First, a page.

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Transnational Revolutionaries

The Fenian Invasion of Canada, 1866


David Doolin

The organization of several thousand Irish American men into a military outfit, which then attempted to invade Canada from within the United States, is a significant historical event that remains largely unexplored from an Irish and Irish American perspective. This study offers a fuller exploration of the details behind the Fenian invasion, asking why Irish immigrants were motivated to shape American international policy and examining the ways in which the Fenians defined identity as a transnational phenomenon. By taking a fresh look at the Irish foray, the author reveals new aspects to Irish immigrant negotiations of belonging – a prototypical transnationalism, accompanied by a broad-ranging anti-imperialism.
This book places the Irish American Fenians in their proper context, demonstrating their central importance within American, Irish and Irish American history. Its publication coincides with the 150 th anniversary of the Fenian invasion of Canada.
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Chapter 4 : Imagining Irish Liberty: Carried to Ontario’s Inland Sea


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Imagining Irish Liberty: Carried to Ontario’s Inland Sea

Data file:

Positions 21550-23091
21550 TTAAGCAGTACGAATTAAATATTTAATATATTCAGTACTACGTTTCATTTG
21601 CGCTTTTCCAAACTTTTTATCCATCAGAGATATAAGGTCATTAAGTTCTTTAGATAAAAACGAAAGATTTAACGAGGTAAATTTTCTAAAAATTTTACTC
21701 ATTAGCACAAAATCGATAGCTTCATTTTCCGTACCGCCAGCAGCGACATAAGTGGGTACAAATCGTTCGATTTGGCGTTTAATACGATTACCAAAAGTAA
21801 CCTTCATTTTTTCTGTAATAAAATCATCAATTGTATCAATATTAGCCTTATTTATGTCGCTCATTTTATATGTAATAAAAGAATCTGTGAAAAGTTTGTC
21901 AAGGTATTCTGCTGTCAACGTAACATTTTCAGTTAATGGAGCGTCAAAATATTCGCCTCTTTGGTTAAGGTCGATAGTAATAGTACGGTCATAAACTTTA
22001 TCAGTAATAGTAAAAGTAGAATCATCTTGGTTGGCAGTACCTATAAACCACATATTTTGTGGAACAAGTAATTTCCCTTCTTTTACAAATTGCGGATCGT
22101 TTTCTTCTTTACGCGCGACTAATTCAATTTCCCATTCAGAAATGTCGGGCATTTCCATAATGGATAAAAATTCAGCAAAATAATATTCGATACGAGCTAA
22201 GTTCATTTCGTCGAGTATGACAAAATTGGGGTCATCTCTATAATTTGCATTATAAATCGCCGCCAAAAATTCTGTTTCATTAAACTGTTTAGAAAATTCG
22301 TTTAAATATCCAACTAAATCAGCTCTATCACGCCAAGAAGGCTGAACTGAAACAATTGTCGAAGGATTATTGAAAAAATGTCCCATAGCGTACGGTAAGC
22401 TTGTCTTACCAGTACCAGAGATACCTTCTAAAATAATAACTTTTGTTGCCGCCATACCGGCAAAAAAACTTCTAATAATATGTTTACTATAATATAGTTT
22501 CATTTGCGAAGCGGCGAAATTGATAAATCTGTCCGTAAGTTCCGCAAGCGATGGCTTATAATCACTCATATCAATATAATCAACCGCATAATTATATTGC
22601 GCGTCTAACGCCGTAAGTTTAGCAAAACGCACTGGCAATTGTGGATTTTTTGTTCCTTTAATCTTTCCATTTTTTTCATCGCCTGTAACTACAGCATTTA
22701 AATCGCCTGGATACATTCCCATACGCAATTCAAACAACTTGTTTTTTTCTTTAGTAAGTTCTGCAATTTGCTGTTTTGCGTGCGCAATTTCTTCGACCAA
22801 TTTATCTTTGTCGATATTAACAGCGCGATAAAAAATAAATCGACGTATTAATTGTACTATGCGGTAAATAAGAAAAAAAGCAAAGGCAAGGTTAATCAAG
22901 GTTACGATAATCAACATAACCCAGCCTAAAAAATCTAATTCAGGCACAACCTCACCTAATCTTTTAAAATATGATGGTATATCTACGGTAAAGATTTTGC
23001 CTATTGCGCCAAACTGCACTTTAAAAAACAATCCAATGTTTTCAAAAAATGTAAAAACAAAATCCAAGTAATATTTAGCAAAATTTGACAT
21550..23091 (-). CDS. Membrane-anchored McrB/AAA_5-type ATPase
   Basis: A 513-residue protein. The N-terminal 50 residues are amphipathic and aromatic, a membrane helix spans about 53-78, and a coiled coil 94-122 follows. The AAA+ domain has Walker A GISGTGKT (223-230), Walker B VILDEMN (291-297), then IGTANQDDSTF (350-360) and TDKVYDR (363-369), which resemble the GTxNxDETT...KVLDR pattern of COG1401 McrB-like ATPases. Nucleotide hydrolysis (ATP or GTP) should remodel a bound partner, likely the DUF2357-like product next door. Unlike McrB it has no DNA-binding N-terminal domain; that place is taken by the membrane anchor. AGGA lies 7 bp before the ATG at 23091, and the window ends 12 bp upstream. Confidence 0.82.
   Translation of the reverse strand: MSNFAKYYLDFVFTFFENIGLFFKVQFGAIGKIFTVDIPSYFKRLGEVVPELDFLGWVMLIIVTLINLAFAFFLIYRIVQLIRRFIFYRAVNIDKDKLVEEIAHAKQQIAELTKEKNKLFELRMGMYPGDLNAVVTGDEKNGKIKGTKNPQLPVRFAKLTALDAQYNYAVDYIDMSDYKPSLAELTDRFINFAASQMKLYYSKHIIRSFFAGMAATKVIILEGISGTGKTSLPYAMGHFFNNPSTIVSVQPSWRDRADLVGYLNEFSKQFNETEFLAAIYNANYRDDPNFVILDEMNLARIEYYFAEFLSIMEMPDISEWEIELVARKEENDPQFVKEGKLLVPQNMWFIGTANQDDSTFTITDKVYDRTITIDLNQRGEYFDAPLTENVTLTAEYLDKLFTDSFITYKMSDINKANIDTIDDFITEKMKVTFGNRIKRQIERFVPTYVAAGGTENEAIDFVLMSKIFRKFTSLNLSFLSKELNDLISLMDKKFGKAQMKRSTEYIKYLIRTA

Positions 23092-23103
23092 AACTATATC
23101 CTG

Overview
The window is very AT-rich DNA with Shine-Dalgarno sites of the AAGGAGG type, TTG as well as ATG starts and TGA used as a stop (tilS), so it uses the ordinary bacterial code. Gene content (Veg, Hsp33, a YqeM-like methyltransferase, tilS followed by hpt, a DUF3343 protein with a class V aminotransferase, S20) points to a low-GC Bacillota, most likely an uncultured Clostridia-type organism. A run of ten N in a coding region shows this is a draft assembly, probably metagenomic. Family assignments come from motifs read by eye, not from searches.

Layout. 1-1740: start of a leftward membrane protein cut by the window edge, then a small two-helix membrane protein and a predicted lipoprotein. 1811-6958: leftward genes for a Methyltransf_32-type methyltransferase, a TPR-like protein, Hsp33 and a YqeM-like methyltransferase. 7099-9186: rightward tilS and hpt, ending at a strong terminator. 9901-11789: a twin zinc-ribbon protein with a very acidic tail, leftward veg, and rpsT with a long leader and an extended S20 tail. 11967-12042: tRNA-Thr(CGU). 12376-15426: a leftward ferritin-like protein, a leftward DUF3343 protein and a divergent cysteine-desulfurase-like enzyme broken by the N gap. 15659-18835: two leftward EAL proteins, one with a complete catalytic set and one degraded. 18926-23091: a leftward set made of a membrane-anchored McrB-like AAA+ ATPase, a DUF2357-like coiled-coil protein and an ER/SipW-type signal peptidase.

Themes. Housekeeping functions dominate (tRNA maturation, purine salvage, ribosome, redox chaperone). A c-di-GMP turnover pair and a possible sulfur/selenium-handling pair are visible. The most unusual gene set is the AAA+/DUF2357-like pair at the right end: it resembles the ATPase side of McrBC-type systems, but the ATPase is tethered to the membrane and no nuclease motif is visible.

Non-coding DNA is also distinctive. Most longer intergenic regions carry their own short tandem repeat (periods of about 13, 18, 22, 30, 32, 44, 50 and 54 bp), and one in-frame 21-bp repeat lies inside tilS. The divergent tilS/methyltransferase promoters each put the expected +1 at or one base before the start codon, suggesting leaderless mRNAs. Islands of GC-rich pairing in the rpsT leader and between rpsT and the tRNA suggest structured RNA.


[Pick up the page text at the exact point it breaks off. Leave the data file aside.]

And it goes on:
During the second Fenian Congress in Cincinnati, Ohio, January 1865, John O’Mahony had tried to reassure Fenian delegates that the ‘Brotherhood was virtually at war with the British Oligarchy, and that while as yet there was no Fenian army openly in the field—such an army, nevertheless, existed, preparing and disciplining itself for Freedom’s battles, ambushed in the midst of its enemies, watching steadily its opportunity, and biding its time.’1 O’Mahony was speaking specifically of his determination to plan for an uprising in Ireland, echoing James Stephens’ call from Dublin. However, for many in his audience a Fenian army ‘preparing and disciplining itself for Freedom’s battles’ represented something different. In Ohio at the opening of 1865, a growing faction within the American Fenian organization were not thinking about a fight in Ireland; they were, instead, enamored by an elaborately prepared idea of shifting the Fenian focus toward British North America. While not necessarily a novel idea in and of itself, Civil War General Thomas William Sweeny brought (as we will see) an impressive martial strategy to the prospect that underscored the potential of a successful campaign. One of the biggest supporters of Sweeny’s battle plans was William Randall Roberts. A future US Congressman, Roberts arrived in New York in 1830, a 19 year old Corkonian who, as a dry goods merchant, became a self-made millionaire by the 1860s. He, and like-minded Fenians, began...

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